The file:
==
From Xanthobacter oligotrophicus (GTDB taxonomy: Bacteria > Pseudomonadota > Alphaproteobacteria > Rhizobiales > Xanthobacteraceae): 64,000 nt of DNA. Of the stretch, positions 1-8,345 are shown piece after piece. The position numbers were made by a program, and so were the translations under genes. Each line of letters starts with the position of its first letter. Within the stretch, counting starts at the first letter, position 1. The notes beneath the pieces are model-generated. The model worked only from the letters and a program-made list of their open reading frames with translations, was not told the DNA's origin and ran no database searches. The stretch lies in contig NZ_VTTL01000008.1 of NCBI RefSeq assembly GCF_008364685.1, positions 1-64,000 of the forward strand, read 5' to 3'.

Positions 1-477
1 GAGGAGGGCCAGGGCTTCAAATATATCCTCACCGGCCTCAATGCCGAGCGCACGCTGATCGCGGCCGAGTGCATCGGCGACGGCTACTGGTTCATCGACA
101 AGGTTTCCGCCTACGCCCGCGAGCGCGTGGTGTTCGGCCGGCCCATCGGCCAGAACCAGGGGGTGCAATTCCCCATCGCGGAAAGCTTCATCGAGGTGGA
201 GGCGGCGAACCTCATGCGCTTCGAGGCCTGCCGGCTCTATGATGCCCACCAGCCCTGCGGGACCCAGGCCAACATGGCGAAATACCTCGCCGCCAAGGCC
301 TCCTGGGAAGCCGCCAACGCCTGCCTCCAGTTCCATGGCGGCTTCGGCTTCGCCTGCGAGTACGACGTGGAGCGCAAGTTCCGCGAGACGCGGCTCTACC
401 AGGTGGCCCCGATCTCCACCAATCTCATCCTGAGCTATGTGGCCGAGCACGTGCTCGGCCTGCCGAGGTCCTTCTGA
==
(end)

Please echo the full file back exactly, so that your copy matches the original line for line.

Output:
From Xanthobacter oligotrophicus (GTDB taxonomy: Bacteria > Pseudomonadota > Alphaproteobacteria > Rhizobiales > Xanthobacteraceae): 64,000 nt of DNA. Of the stretch, positions 1-8,345 are shown piece after piece. The position numbers were made by a program, and so were the translations under genes. Each line of letters starts with the position of its first letter. Within the stretch, counting starts at the first letter, position 1. The notes beneath the pieces are model-generated. The model worked only from the letters and a program-made list of their open reading frames with translations, was not told the DNA's origin and ran no database searches. The stretch lies in contig NZ_VTTL01000008.1 of NCBI RefSeq assembly GCF_008364685.1, positions 1-64,000 of the forward strand, read 5' to 3'.

Positions 1-477
1 GAGGAGGGCCAGGGCTTCAAATATATCCTCACCGGCCTCAATGCCGAGCGCACGCTGATCGCGGCCGAGTGCATCGGCGACGGCTACTGGTTCATCGACA
101 AGGTTTCCGCCTACGCCCGCGAGCGCGTGGTGTTCGGCCGGCCCATCGGCCAGAACCAGGGGGTGCAATTCCCCATCGCGGAAAGCTTCATCGAGGTGGA
201 GGCGGCGAACCTCATGCGCTTCGAGGCCTGCCGGCTCTATGATGCCCACCAGCCCTGCGGGACCCAGGCCAACATGGCGAAATACCTCGCCGCCAAGGCC
301 TCCTGGGAAGCCGCCAACGCCTGCCTCCAGTTCCATGGCGGCTTCGGCTTCGCCTGCGAGTACGACGTGGAGCGCAAGTTCCGCGAGACGCGGCTCTACC
401 AGGTGGCCCCGATCTCCACCAATCTCATCCTGAGCTATGTGGCCGAGCACGTGCTCGGCCTGCCGAGGTCCTTCTGA